We’re boring. That was the front-and-center message of CBS’ upfront pitch to advertisers, not just covertly but overtly: CBS Corporation chief Les Moonves actually used the term. “We’re not sexy,” he added to the advertisers assembled at Carnegie Hall Wednesday afternoon. But you could argue that’s a strong sales pitch in these economic times. Just as investors have retreated to the stability of low-yielding, unsexy investments, maybe CBS can turn the familiarity of its meat-and-potatoes cop shows and sitcoms into a source of comfort for nervous advertisers.
Like Fox did a couple days earlier, CBS also made the argument for the value of TV itself, in a year when ratings are down and pundits are declaring network television a dinosaur. In fact, Moonves even cited other networks’ broadcasts as an example of TV’s reach: the Super Bowl on NBC this season, and the finale of American Idol on Fox. TV still delivers the biggest audiences of consumers, he said: “There’s a reason we call it broadcasting,” he argued, adding, “and CBS casts more broadly than anyone else.”
But CBS wasn’t above also taking shots at the competition—especially NBC, for putting Jay Leno on at 10 p.m. and admitting frankly that the move was about reducing costs, not getting ratings. “One network says they’re no longer concerned with the ratings,” sniped president of network sales Jo Ann Ross. “They’re no longer programming for the viewer.” By extension, she was arguing, they’re no longer programming for you, the advertiser.
So what’s CBS programming for the viewer? Well, put it this way: “boring” was not just an exaggeration for dramatic effect.
Most of CBS’s new offerings, on the surface anyway, are as generic as the labels in a Dharma Initiative food pantry. There’s a lawyer drama, a hospital drama, a police drama and an NCIS spinoff. It all depends on the execution of course, but most of the clip reels were not more compelling than the descriptions, so here’s a quick rundown:
ACCIDENTALLY ON PURPOSE: The lone new sitcom (based on a memoir by time.com movie critic Mary Pols) has Jenna Elfman as a woman who gets pregnant by a younger man. With ABC’s Cougar Town and Eastwick, continues a trend of wish-fulfillment for women over 35. (Well, maybe the unplanned-pregnancy part isn’t wish-fulfillment.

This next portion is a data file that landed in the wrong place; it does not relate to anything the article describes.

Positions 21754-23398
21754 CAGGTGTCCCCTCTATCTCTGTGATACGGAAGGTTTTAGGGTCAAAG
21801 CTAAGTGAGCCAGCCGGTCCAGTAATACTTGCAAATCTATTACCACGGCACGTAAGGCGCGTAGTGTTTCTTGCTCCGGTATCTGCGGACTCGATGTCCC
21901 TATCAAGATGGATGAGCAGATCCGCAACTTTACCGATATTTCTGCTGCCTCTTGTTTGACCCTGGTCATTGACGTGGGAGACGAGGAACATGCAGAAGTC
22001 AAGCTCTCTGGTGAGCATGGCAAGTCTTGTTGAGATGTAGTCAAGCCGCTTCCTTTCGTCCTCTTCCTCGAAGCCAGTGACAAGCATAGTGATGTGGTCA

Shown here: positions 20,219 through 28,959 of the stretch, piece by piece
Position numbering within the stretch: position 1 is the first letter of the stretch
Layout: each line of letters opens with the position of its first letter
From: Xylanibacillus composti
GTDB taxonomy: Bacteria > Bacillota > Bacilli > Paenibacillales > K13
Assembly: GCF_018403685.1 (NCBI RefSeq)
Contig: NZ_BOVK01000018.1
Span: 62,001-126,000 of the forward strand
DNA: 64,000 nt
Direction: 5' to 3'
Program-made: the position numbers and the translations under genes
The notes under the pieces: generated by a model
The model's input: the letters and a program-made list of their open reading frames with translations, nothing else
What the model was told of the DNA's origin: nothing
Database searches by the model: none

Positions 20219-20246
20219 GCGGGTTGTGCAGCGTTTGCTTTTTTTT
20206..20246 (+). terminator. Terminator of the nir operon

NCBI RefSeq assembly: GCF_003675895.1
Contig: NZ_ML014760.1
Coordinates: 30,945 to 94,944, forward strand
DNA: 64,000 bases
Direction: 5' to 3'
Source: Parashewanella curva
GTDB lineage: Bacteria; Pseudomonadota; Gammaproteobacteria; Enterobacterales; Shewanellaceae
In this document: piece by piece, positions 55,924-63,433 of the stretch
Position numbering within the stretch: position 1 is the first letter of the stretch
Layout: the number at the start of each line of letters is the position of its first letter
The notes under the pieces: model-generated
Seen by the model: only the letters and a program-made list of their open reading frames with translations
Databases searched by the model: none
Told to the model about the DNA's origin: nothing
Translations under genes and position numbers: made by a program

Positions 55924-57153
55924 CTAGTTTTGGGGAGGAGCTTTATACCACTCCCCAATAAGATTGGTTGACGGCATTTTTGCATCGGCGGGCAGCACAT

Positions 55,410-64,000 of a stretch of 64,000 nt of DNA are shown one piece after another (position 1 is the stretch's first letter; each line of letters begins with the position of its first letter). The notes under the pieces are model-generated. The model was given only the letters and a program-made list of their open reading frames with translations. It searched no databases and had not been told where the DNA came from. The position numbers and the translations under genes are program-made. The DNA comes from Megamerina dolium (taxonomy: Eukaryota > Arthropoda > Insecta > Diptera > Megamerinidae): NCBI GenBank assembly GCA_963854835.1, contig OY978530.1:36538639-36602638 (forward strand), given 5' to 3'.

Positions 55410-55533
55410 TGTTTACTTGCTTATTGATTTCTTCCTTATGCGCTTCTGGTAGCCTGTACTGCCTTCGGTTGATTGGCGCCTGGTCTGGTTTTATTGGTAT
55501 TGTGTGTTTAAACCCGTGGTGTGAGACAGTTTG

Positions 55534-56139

THE GOOD WIFE: Julianna Margulies plays the wife of a politician (Chris Noth) caught in a Spitzer-like sex scandal who kicks him to the curb and restarts her career as a lawyer. See wish-fulfillment, above.
THREE RIVERS: A “high-stakes medical drama.” Just once, I would like to watch a low-stakes medical drama. Maybe set at a veteriniarian’s office?
NCIS: LOS ANGELES: The backdoor pilot for this spinoff already aired; but more important, someone at CBS talked costar LL Cool J into performing “Mama Said Knock You Out” live at the Carnegie presentation, so it was all worth it.
UNDERCOVER BOSS: The one reality show CBS previewed yesterday (Arranged Marriage also debuts midseason but had no footage to show), and the one CBS show I am actually eager to see next year. The perfect-for-a-recession premise: in each episode, a corporate boss goes undercover as a low-level worker in his or her company (under the ruse of being followed by a “documentary crew” or some such excuse) and learns what it’s like for the grunts. In the pilot, a bigwig at Waste Management gets to clean port-a-johns and pick up waste paper (for which a manager “fires” him because he’s so bad at it). In the end, he learns valuable lessons and rewards the underlings who proved their kindness and mettle while he was incognito.
Is it manipulated? Contrived to glorify management? Making entertainment of worker surveillance? Maybe. But it also looked funny and tearjerking, and I’ll bet plenty of account executives in the audience were trying to think of how to persuade their clients to sign up for an episode. If nothing else, Undercover Boss did not look boring. What’s it doing on CBS?